Complementary vs. Alternative

Complementary and alternative methods are those not yet recognized as standard treatments for cancers and other illnesses. Sometimes these methods are palliative, meaning they are only meant to treat symptoms and not developed as an attempt to cure a disease or illness. Complementary and alternative treatments as they pertain to cancer treatments include numerous methods across various cultures. Understanding how these methods compare to others makes for a more complete understanding of treatment options overall.

Categorization of Treatments

Cancer treatments are categorized according to how far they have been developed in research, clinical trials, and common practice. Proven treatments are those that have undergone rigorous research, been deemed successful in clinical trials, and are found to be safe and useful. Treatments in this category are, for the most part, approved by the U.S. Food and Drug Administration. These treatments are evidence based because they have been proven through scientific method with results being published in peer-reviewed scientific journals. Proven treatments are those currently in practice and commonly referred to as mainstream medicine. Other treatments not yet deemed mainstream are sometimes referred to as research and investigational treatments. These are the methods currently being tested in clinical trials. Volunteers comprise the majority of clinical trials in an effort to not only cure their illness or treat their symptoms, but in an attempt to assist doctors in developing cures and treatments that can be used in later cases. Generally, before being tested on humans, these types or studies are performed in a lab setting or with the use of animals. The tests with promising results are then incorporated into human trials. From there, any positive findings go on to be approved by various government agencies and sanctioned for regular use. It is only from this point on that a treatment is considered a standard one.

Complementary vs. Alternative Treatments

The intent for certain treatments is not that they will eventually become standard medicine, but that they will work in tandem with other methods. These are known as complementary treatments. Most often these are the methods that aid in palliative care. Complementary treatments can assist in symptom relief, as well as helping a patient achieve a better quality of life. Alternative methods are those believed to replace standard medicine, often when curative efforts are no longer a viable option. Alternative methods may also depend on external factors such as culture. Both of these categories can include methods not currently developed in clinical studies and cover a broad range of methodology. When using treatments outside of standard medicine it is important to consider possible side effects and recognize all possible outcomes of a treatment not yet approved by the FDA and other government regulations. Oftentimes, a treatment that has been approved as standard has undergone rigorous testing for a long period of time. Alternative and complementary methods may not follow the same scientific guidelines.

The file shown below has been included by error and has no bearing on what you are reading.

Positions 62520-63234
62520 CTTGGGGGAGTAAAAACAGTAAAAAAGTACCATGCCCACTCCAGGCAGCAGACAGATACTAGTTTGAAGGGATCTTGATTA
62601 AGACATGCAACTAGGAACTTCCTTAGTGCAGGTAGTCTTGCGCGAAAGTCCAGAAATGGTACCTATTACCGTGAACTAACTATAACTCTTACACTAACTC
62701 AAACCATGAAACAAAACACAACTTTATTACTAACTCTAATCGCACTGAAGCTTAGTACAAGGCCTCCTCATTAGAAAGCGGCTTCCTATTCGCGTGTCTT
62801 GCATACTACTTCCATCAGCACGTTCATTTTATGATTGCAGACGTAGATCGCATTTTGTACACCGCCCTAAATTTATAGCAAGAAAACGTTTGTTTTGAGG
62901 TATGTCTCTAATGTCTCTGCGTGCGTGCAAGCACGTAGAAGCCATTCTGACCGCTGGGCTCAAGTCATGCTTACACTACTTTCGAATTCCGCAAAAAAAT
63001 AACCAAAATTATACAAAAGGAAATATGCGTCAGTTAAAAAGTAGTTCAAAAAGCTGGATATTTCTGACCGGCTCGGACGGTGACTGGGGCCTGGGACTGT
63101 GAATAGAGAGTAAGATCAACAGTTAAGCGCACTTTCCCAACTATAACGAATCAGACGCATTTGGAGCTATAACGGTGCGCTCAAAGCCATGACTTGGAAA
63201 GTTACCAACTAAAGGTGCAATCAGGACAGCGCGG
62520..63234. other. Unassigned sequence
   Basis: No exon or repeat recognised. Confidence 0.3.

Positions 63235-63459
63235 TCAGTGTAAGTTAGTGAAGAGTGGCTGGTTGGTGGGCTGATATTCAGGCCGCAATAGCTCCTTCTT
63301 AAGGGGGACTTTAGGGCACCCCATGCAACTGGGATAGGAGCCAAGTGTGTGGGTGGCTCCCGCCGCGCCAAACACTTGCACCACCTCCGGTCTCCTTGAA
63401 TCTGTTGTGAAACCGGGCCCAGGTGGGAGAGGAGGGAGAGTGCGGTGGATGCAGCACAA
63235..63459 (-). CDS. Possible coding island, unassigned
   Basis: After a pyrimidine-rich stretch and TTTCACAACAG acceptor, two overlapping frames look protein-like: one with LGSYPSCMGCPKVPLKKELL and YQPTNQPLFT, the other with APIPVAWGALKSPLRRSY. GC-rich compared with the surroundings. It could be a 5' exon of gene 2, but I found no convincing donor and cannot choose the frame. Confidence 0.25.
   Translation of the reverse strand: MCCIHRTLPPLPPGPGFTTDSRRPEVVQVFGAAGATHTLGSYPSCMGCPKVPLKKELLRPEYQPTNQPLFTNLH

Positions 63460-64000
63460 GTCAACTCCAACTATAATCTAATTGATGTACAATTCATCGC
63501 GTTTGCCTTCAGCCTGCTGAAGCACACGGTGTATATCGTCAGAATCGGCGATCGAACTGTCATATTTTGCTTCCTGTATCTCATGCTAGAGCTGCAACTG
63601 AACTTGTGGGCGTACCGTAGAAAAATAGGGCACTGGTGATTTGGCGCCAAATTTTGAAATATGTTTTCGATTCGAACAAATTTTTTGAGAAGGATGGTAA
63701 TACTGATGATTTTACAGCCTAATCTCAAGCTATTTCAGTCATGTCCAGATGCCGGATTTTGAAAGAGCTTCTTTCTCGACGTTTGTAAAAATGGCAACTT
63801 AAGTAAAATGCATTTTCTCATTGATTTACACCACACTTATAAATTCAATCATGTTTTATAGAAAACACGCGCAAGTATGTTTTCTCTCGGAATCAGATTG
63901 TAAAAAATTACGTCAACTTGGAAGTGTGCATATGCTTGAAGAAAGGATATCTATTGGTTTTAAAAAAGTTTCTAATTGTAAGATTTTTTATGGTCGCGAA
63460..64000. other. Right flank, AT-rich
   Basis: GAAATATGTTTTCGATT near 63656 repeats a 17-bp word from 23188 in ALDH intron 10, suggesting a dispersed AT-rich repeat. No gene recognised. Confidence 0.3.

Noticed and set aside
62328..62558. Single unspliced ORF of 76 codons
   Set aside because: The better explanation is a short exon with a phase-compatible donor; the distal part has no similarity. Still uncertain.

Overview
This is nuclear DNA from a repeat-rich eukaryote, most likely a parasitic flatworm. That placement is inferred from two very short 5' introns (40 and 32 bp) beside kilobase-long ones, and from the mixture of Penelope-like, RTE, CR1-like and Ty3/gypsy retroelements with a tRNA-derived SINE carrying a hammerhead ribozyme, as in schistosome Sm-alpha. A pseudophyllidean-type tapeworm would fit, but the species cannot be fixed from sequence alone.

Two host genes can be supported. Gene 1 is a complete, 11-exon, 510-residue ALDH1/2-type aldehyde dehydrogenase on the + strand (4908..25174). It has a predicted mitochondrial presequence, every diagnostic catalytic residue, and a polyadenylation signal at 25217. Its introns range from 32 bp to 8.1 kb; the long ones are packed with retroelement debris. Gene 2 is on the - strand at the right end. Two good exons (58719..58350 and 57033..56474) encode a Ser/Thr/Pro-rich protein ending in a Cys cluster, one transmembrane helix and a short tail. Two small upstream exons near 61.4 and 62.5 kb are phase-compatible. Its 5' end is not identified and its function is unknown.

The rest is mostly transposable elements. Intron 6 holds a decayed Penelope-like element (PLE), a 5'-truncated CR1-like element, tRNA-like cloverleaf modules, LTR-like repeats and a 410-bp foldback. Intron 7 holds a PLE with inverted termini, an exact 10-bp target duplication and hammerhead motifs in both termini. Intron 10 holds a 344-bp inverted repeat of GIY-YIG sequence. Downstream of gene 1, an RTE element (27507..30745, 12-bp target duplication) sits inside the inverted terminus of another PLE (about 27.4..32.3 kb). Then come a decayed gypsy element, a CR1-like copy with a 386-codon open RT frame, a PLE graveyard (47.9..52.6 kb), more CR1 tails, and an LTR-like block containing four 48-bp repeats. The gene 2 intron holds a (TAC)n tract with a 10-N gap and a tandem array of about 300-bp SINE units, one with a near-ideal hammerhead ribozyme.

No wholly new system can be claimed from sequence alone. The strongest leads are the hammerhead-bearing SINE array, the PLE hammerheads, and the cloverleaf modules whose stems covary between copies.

DIscuss Treatment Options with a Doctor

Those diagnosed with diseases, such as mesothelioma, like other cancer patients may be looking for a treatment that fits with their lifestyle or culture. They may also be looking into various methods for symptom relief. This is especially true of those diagnosed with mesothelioma as this type of cancer exhibits a long latency period, with diagnosis not normally occurring until the later stages. Factors that influence treatment options, including diagnosisprognosis, and staging should only be determined by a licensed physician or specialist. Reference: